The 21-year-old man accused of killing eight people Tuesday at three Atlanta-area massage parlors, most of them women of Asian descent, claims racism wasn't the motive, police say. Cherokee County Sheriff Frank Reynolds says Robert Aaron Long indicated he has issues, "potentially sexual addiction," and "may have frequented some of these places in the past," NPR reports. He says Long denied there was any racial motive involved. Capt. Jay Baker of the sheriff's office says Long, who was arrested after a manhunt Tuesday night, saw the spas as "a temptation for him that he wanted to eliminate." More:
- He may have planned more attacks. Long was taken into custody around 150 miles south of Atlanta after police tracked his vehicle on the interstate. Police say he was on his way to Florida to attack "some type of porn industry," the AP reports.
- The timeline. Police believe Long bought the gun hours before the killings, the Atlanta Journal-Constitution reports. Investigators say the killing spree began at Youngs Asian Massage Parlor in Acworth in Cherokee County around 5pm. Three women and one man were shot dead at that location. An hour later, police in Atlanta found three women shot dead at Gold Spa. Another woman had been killed across the street at Aromatherapy Spa. Long was taken into custody around 8:30pm.
- The victims. Police say six victims were of Asian descent and two, including the only man, were white, the New York Times reports. A Hispanic man was injured. The South Korean consulate in Atlanta says four of the victims were ethnic Koreans. The victims of the first shooting were identified Wednesday as Delaina Ashley Yaun, 33; Paul Andre Michels, 54; Xiaojie Yan, 49; and Daoyou Feng, 44.
- Long's family helped investigators. CNN reports that Long's family contacted police after authorities shared a photo of a suspect from the scene of the first shooting. His relatives "are very distraught, and they were very helpful in this apprehension," Reynolds says.
- Mayor: "It has to stop." Atlanta Mayor Keisha Lance Bottoms says the shootings were a tragedy whether investigators determine it to be a hate crime or not. "Whatever the motivation was for this guy, we know that the majority of the victims were Asian,” she said. "We also know that this is an issue that is happening across the country. It is unacceptable, it is hateful and it has to stop." Georgia state Rep. Bee Nguyen said the shootings appeared to be at the "intersection of gender-based violence, misogyny, and xenophobia."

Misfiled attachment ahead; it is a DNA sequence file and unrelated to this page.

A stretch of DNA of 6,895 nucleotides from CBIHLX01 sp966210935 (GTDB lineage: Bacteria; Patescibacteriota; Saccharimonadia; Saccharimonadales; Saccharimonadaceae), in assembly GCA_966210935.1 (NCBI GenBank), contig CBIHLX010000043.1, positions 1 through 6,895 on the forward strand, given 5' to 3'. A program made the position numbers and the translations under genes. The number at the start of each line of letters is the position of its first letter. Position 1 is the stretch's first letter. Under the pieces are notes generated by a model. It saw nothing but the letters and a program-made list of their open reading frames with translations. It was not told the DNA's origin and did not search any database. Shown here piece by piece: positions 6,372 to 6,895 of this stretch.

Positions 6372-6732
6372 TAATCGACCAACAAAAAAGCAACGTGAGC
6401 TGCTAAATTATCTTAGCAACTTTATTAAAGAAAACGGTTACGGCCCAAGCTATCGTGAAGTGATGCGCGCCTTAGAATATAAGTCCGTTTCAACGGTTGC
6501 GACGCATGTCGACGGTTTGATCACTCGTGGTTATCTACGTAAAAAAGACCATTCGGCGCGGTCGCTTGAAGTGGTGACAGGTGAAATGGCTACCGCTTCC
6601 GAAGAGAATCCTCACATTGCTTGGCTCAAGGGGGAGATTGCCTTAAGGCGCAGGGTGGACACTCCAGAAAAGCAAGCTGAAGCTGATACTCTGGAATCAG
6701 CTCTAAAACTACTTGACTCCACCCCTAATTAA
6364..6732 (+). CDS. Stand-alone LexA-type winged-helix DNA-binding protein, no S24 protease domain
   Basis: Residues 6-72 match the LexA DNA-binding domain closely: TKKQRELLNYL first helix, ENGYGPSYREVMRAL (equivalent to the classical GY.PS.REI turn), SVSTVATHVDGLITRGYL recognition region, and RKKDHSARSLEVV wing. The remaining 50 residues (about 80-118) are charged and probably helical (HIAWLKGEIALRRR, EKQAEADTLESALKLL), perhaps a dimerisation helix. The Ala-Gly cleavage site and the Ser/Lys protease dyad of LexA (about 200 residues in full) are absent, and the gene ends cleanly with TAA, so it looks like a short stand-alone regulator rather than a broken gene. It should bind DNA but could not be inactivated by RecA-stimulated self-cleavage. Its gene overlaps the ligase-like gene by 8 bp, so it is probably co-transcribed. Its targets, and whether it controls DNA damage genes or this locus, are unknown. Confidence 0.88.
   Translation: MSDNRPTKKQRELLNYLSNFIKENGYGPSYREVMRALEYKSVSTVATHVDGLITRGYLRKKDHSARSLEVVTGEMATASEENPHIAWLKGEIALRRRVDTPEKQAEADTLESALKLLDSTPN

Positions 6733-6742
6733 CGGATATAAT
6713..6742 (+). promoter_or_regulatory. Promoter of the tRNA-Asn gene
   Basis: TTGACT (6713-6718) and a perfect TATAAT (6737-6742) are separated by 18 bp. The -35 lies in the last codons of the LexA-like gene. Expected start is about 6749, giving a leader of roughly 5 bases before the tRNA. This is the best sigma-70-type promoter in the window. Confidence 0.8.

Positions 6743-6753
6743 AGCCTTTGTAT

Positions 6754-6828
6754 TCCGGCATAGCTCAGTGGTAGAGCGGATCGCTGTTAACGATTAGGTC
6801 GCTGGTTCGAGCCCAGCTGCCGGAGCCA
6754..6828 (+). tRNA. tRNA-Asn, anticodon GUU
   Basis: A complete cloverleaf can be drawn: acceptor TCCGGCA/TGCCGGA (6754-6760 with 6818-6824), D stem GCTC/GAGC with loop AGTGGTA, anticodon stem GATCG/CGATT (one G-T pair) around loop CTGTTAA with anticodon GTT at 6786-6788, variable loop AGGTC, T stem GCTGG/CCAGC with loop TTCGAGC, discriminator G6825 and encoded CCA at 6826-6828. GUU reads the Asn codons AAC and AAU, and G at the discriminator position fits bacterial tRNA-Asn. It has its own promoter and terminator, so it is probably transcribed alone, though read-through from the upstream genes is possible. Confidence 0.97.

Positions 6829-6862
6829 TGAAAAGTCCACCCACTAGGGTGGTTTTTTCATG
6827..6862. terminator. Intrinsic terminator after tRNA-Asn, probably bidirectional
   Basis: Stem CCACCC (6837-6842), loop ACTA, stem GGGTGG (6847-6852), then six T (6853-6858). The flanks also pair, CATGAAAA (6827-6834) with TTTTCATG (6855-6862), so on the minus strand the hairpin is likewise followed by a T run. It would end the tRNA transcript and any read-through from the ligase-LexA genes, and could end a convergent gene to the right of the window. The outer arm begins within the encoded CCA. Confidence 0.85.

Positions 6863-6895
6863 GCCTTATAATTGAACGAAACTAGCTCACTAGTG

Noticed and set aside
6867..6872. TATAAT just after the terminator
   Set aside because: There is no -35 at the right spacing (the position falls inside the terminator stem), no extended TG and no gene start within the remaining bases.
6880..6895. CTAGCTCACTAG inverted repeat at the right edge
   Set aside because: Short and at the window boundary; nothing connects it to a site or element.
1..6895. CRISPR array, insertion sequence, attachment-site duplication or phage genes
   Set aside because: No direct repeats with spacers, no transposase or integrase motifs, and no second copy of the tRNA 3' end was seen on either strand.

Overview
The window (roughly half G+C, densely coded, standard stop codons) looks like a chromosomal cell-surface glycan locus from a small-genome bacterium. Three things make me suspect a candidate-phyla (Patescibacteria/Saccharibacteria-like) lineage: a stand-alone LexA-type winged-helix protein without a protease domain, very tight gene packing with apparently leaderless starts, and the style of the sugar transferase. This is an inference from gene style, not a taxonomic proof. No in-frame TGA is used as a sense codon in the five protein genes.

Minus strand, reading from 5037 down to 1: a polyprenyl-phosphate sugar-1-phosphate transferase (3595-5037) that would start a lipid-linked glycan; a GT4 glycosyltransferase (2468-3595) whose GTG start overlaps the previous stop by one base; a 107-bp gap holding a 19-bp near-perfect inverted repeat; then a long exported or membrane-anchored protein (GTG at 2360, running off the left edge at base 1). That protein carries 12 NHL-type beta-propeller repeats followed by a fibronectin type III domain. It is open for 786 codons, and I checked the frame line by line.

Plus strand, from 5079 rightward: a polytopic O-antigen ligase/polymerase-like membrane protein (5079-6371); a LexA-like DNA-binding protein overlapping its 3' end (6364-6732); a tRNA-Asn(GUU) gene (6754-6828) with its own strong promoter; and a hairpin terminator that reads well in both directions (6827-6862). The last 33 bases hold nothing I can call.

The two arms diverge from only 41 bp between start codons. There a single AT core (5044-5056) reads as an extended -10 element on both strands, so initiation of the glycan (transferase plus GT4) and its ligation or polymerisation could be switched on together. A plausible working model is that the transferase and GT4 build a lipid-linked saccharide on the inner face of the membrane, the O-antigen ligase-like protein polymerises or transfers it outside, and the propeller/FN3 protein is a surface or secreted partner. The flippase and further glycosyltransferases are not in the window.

- "People in the Asian American community are scared." Georgia state Sen. Michelle Au says that while she won't jump to conclusions about the motive for Tuesday's killing spree, "people in the Asian American community are scared" amid increasing violence and discrimination, the Washington Post reports. "It is taking place in a landscape where Asian Americans are increasingly terrified and fearful for their lives and their safety because of these escalating threats against our people,” she said.
- Celebrities speak out. USA Today rounds up some of the reactions from celebrities. George Takei called the killings a "hate crime" and said Republican leaders should "stop fanning violence with anti-Asian rhetoric." Daniel Dae Kim tweeted: "The race of the person committing the crime matters less than the simple fact that if you act with hate in your heart, you are part of the problem."
- Obama calls for new gun laws. "Even as we’ve battled the pandemic, we’ve continued to neglect the longer-lasting epidemic of gun violence in America," the former president tweeted Wednesday. "Yesterday's shootings are another tragic reminder that we have far more work to do to put in place commonsense gun safety laws and root out the pervasive patterns of hatred and violence in our society."
- Deadliest in years. The attack marks the sixth mass killing of 2021 in the US and is the deadliest since 9 people were killed in Dayton, Ohio, in August 2019, according to a database compiled by the AP, USA Today and Northeastern University.
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